There’s nothing wrong with a good old fashion sequel that tries to bring the band back together for one last go around as long as expectations are kept within reason.
As the Bellas reunite for their farewell tour with Pitch Perfect 3 we still get a handful of fun moments from this loveable crew of misfits but like any farewell tour we realize all too vividly that the probably should have called it quits after the last go around.
Years after the highs of winning the World Championships, the Bellas find themselves split apart and discovering there aren’t job prospects for making music with your mouth. But when they get the chance to reunite for an overseas USO tour, this group of awesome nerds will come together to make some music, and some questionable decisions, one last time.
While far from terrible, the saga of the Bellas does end here in Pitch Perfect 3 with a very rush narrative and script that tries to fit far too much into a lean and mean 93 minute run time that squanders not only the natural and likeable chemistry of the ensemble but the larger set piece musical numbers that had a touch more flair then we’ve seen in past installments.
With director Trish Sie taking the reins from Elizabeth Banks here we do get to appreciate a certain sense of importance and scale to the proceedings as it all does feel a little bolder and bigger, at least from a visual standpoint. However where this movie ultimately suffers is from an overstuffed and unbalanced script from Kay Cannon and Mike White who basically try to put more on the screen with a solid 20 minutes less to work with then the previous installments. You could feel while watching this that it was trying to cram 2.5 hours of material into a 90 minute frame and like the square peg into the round hole it just wasn’t get there.
Rife with far too many underdeveloped character side plots that were either uninteresting or just a little goofy, and these things either needed to be padded out or cut altogether…neither of which happened as we get side plots of Daddy issue from various members in the group and the anxiety of wanting to stay together as long as possible since the world outside of their singing group hasn’t exactly been up to any of their expectations. Sure it has a nice little message about appreciating what you’ve got while still holding on to your fond memories of another time but any genuine sentiment gets lost in slick yet far too numerous musical numbers and montage cutaways that try to deliver the maximum information in the least amount of time.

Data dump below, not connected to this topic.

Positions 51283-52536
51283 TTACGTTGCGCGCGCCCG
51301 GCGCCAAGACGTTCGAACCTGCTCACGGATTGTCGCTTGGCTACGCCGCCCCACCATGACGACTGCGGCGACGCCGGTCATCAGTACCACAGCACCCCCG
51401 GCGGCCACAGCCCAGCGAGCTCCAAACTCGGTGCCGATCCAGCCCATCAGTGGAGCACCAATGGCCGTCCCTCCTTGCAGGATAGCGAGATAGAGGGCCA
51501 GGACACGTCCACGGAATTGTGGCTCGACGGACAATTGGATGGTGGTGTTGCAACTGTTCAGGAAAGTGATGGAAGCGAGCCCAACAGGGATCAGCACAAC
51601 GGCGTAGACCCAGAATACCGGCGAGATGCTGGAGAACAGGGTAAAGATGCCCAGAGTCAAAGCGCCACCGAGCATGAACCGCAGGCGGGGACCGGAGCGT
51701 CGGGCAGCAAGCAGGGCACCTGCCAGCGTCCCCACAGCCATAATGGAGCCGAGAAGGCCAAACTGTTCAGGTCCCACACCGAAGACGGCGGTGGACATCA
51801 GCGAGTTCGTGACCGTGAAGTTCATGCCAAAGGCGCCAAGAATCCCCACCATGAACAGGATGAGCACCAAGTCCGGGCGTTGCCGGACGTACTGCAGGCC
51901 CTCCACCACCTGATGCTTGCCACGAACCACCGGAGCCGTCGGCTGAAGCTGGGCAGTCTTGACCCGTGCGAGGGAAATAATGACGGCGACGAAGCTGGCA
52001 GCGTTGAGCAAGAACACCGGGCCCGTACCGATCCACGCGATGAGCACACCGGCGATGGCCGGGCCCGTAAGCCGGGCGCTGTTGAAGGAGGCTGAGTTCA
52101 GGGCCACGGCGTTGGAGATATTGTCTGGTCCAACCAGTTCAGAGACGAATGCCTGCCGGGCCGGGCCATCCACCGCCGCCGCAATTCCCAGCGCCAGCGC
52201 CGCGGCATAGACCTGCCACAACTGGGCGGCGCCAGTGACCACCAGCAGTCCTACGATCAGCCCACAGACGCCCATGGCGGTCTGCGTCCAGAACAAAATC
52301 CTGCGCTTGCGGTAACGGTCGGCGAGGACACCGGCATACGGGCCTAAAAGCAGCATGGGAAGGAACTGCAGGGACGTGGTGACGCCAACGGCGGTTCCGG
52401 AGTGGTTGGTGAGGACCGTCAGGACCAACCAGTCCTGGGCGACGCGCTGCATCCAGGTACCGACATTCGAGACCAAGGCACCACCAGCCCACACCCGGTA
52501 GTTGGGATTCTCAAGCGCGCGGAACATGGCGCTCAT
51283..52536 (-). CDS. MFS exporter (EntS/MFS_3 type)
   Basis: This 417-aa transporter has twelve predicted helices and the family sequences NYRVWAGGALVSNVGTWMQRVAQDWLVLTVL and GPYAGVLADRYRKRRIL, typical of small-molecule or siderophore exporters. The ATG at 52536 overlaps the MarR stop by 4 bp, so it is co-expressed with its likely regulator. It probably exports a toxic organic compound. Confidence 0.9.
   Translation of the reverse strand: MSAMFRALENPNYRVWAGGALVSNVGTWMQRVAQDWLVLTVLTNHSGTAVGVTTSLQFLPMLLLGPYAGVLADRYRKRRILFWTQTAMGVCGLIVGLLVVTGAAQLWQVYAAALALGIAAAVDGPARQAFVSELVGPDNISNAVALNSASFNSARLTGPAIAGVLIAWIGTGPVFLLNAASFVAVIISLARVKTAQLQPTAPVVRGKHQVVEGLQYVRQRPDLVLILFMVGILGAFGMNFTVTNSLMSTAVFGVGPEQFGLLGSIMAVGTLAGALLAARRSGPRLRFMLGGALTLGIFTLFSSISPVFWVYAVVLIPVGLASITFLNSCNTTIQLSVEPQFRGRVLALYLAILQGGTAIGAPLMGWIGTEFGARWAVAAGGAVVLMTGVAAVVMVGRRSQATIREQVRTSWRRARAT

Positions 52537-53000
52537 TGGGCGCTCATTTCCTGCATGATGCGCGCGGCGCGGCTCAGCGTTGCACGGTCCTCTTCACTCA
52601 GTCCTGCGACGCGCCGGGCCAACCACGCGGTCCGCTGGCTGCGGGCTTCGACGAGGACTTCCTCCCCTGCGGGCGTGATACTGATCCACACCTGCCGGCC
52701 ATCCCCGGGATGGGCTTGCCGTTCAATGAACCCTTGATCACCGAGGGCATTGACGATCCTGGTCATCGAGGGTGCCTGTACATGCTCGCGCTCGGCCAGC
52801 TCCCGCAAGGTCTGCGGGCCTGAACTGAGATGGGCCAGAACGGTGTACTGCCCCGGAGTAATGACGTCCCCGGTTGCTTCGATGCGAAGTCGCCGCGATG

It’s a saving grace of the movie and honestly the entire franchise that Kendrick and all of the Bellas are just so damn likeable together with some very natural chemistry that translates both emotionally and comedicaly, the problem is that they never get to show it. Kendrick is a natural and commanding the screen and can carry a movie with ease as we see her Beca at a cross roads as an music producer and ultimately evolving into an artist of her own, much like we’ve seen in the career paths of a number of top level pop stars right now, which at least makes her story accessible and easily the most interesting.
Sadly it rattles through the stories of the rest of the Bellas far too quickly or saddles us with a goofy romance subplot or forces Rebel Wilson into a ridiculous subplot with John Lithgow (who is clearly trolling it all for a paycheck) as her criminal long lost dead beat father. I didn’t necessarily mind it going goofy and having the Bellas be kidnapped on a yacht in the south of France that ultimately explodes, but they really just left it underdeveloped and kind of pointless. It either needed to be leaned into harder to just cut altogether. The usual suspects like Anna Camp, Brittany Snow and Hailee Steinfeld get a couple of moments to flash and standout while Ruby Rose just feels wasted because the narrative is moving so damn fast that it never resonates and anything positive that they might have done gets run over like a speeding locomotive blasting death metal out of the speakers to make sure you just don’t know what is really going on.
At the very least, Pitch Perfect 3 is a clear and definitive ending for the Bellas and from that perspective it’s fine, at least until we get the straight to video installments much like the Bring It On or American Pie franchises that will inevitably drive this all into the ground. Fun if you’re a fan…but only just.